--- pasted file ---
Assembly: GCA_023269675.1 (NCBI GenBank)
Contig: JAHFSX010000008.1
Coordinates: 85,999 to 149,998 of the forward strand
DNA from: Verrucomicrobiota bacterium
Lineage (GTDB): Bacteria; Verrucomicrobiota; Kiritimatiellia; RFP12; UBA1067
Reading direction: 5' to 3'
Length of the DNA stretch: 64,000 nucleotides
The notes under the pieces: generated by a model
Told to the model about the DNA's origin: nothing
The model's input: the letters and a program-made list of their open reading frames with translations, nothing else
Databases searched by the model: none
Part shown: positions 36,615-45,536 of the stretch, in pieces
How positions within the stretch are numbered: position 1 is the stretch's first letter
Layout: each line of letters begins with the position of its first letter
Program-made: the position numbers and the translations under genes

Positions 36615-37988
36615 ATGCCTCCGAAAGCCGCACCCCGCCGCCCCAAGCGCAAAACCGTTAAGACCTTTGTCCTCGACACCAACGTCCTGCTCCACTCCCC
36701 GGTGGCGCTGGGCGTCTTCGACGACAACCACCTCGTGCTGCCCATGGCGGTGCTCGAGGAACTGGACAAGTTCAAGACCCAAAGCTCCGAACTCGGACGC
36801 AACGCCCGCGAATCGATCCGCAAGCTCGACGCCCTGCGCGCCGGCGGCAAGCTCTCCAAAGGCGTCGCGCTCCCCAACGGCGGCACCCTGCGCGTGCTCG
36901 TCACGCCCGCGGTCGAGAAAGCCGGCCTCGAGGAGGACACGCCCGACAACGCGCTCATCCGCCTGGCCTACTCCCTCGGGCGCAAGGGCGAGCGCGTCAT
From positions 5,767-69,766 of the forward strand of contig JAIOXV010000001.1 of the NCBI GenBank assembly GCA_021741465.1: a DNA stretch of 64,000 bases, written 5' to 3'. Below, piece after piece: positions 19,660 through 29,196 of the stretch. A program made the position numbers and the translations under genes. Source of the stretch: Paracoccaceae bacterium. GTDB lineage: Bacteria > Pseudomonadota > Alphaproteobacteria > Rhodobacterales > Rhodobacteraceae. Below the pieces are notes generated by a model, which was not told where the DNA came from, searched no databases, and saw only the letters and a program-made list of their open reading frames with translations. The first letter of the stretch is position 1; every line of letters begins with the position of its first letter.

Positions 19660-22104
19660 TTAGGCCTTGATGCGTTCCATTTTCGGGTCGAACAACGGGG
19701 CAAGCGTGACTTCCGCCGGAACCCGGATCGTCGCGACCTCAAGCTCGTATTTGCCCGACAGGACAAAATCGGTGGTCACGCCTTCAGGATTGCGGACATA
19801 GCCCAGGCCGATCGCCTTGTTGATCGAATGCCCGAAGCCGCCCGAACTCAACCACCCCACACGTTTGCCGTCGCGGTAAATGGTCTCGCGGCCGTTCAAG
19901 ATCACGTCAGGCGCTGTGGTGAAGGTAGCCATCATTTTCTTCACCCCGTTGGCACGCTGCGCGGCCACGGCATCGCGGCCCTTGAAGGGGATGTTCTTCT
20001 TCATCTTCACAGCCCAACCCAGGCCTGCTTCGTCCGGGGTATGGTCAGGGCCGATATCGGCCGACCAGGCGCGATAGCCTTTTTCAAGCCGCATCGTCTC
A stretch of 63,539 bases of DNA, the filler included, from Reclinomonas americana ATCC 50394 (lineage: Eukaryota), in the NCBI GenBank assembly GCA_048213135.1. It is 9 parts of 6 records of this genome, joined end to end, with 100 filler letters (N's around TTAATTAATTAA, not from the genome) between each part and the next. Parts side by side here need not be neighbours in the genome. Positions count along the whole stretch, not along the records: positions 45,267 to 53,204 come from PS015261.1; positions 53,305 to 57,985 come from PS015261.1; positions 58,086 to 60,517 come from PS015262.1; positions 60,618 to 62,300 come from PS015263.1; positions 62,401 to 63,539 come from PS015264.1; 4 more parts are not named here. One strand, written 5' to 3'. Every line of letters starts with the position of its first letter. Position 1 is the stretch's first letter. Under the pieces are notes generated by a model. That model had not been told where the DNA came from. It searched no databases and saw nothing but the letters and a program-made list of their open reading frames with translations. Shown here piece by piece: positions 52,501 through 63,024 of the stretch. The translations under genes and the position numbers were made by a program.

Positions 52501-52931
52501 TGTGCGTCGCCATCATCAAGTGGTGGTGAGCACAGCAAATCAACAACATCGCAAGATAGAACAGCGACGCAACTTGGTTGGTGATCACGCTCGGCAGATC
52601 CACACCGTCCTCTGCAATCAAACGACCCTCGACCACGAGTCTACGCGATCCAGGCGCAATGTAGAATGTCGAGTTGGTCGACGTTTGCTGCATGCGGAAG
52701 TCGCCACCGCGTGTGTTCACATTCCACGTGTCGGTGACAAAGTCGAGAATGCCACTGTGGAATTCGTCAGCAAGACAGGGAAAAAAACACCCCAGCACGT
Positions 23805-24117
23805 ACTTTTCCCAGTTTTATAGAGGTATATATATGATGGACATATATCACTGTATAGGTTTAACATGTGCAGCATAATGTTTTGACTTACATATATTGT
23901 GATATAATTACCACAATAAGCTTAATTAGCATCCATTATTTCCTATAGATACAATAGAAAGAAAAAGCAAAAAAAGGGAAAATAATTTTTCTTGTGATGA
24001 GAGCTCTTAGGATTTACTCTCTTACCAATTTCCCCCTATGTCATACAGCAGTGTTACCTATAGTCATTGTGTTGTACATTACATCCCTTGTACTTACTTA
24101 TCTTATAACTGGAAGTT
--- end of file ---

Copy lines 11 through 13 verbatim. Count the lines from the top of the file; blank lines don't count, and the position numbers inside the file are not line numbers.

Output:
Databases searched by the model: none
Part shown: positions 36,615-45,536 of the stretch, in pieces
How positions within the stretch are numbered: position 1 is the stretch's first letter